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UM News
September 13, 2011


The University of Montana recently received a five-year, $9.9 million grant from the National Center for Research Resources, an entity of the National Institutes of Health, to fund research on physiological processes and diseases from the standpoint of atomic structure, chemistry and physics.

The grant will fund research conducted at UM’s Center for Biomolecular Structure and Dynamics, which is made up of faculty from the Department of Chemistry and Biochemistry, the Division of Biological Sciences and the Department of Biomedical and Pharmaceutical Sciences. The grant also recognizes the Center for Biomolecular Structure and Dynamics as an NIH Center of Biomedical Research Excellence (COBRE). UM’s center is one of only four new COBRE centers in the country funded this year.

“This award increases the opportunity for research and training at The University of Montana by providing salaries for junior investigators and their support staff, as well as funds for essential cutting-edge technology,” said Dr. Barbara Alving, National Center for Research Resources director.

Insights gained from the research will inspire new therapeutic approaches to drug resistance, heart disease, behavioral disorders and viral diseases, said Stephen Sprang, UM program director of the NIH COBRE grant.

It will fund the specific research of four UM faculty members:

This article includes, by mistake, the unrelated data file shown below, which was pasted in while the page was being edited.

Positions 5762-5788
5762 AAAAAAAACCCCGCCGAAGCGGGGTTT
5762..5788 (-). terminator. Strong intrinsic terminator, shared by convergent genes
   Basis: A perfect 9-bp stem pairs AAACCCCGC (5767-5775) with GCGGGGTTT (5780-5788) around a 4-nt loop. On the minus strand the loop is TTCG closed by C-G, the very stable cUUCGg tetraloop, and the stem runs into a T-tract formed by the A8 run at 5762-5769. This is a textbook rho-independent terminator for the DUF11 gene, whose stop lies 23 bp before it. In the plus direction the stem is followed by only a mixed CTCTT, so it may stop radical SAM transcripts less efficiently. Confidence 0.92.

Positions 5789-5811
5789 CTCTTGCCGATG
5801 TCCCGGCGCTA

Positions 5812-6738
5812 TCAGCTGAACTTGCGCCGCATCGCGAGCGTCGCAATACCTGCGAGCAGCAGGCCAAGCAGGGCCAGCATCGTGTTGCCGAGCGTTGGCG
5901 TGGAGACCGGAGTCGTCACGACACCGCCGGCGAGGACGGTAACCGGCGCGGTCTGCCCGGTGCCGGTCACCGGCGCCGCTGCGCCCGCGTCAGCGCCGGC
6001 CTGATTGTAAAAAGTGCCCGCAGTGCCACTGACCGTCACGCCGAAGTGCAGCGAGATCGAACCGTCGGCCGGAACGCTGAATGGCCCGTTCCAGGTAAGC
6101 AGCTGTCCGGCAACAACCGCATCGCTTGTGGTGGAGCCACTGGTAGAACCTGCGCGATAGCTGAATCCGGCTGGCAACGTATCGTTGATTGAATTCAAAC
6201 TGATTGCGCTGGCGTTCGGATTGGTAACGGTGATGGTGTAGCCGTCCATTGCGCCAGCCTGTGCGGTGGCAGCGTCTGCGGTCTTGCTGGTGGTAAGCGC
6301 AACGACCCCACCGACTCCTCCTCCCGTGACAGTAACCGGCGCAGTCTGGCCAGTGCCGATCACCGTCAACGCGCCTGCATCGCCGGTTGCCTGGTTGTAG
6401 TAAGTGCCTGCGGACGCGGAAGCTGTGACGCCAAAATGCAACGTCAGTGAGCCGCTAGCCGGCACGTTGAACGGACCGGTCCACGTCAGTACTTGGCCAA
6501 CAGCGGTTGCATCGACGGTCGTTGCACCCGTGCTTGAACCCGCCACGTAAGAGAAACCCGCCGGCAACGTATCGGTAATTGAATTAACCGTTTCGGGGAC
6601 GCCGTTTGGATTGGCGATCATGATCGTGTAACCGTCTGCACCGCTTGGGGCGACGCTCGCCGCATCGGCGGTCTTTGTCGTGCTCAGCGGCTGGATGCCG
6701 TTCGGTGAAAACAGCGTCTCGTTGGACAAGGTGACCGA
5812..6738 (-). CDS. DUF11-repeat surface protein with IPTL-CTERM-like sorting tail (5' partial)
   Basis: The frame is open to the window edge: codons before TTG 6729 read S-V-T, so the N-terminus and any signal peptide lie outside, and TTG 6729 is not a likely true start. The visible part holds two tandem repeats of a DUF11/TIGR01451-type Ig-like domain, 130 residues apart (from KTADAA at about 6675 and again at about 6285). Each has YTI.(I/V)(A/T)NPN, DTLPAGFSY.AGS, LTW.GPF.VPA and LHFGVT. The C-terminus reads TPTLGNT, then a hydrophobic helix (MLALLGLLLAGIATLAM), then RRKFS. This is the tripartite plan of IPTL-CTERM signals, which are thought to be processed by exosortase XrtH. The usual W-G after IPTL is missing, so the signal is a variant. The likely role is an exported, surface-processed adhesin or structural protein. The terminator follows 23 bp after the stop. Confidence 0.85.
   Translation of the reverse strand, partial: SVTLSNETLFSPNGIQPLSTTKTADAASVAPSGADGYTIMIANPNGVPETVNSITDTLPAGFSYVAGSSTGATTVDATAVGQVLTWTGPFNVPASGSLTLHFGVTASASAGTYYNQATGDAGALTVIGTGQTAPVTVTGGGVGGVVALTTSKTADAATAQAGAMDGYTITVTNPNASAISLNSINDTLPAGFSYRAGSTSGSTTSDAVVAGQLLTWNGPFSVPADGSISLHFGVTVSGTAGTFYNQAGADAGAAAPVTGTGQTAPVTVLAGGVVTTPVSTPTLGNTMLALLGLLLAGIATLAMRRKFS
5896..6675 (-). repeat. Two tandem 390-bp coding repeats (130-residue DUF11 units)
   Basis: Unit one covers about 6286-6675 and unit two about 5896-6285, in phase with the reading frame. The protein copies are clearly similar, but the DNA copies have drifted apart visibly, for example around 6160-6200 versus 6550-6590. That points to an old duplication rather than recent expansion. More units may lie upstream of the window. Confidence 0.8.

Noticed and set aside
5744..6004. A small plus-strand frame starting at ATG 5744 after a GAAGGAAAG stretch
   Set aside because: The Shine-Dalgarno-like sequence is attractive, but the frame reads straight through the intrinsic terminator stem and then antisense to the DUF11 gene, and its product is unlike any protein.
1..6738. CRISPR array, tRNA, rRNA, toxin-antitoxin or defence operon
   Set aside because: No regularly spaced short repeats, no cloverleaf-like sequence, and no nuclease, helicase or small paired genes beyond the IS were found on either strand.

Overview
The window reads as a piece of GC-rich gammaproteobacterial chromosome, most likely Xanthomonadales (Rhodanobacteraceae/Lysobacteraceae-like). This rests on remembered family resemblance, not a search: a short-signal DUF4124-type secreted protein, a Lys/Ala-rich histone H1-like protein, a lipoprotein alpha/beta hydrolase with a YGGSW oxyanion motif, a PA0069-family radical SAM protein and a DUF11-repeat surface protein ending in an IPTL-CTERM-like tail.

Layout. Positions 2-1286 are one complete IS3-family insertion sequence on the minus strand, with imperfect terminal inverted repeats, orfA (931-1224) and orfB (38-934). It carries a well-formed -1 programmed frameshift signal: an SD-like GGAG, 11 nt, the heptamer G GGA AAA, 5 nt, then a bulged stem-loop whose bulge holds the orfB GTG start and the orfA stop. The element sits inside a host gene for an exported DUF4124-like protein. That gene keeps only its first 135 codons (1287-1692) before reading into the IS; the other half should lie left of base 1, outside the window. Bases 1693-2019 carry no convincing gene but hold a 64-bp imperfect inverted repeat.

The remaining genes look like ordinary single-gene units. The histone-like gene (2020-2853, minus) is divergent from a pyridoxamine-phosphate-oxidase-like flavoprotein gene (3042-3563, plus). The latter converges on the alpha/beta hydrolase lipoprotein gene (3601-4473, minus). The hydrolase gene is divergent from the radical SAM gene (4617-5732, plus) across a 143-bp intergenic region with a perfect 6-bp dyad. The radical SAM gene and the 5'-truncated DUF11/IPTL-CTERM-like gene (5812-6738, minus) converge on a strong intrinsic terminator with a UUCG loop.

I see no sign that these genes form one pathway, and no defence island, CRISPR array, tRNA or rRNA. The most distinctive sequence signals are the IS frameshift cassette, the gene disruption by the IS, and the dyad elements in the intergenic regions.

• Klara Briknarova will use advanced spectroscopic methods to understand how viruses employ specialized proteins to invade human cells.
  • Xi Chu will use quantum mechanical methods to learn how physiologically critical enzymes use metal ions to catalyze reactions.
  • Valeriy Smirnov will use state-of-the-art biochemical methods to understand the catalytic mechanism of an enzyme that uses iron to convert the common amino acid tryptophan into serotonin, an important neurotransmitter.
  • Erica Woodahl will use biochemical and spectroscopic methods to understand how certain transporter proteins alter the therapeutic effect of drugs and how this information can be used to improve drug development.

“The most important immediate impact of COBRE funding will be to accelerate the research of four talented young investigators on this campus and to provide resources to help UM recruit first-rate faculty at the forefront of biophysical and biomedical research,” Sprang said.

By providing support for common core facilities at UM, COBRE funds also will enhance scientific collaborations with UM’s Center for Structural and Functional Neuroscience and the Center for Environmental Health Sciences, both of which also have been awarded funding as COBRE centers.

NIH is a national medical research agency that includes 27 institutes and centers and is a component of the U.S. Department of Health and Human Services. NIH is the primary federal agency conducting and supporting basic, clinical and translational medical research and investigates the causes, treatments and cures for common and rare diseases. Its National Center for Research Resources provides laboratory scientists and clinical researchers with the resources and training they need to understand, detect, treat and prevent a wide range of diseases.



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Contact: Stephen Sprang, director, UM Center for Biomolecular Structure and Dynamics, 406-243-6135,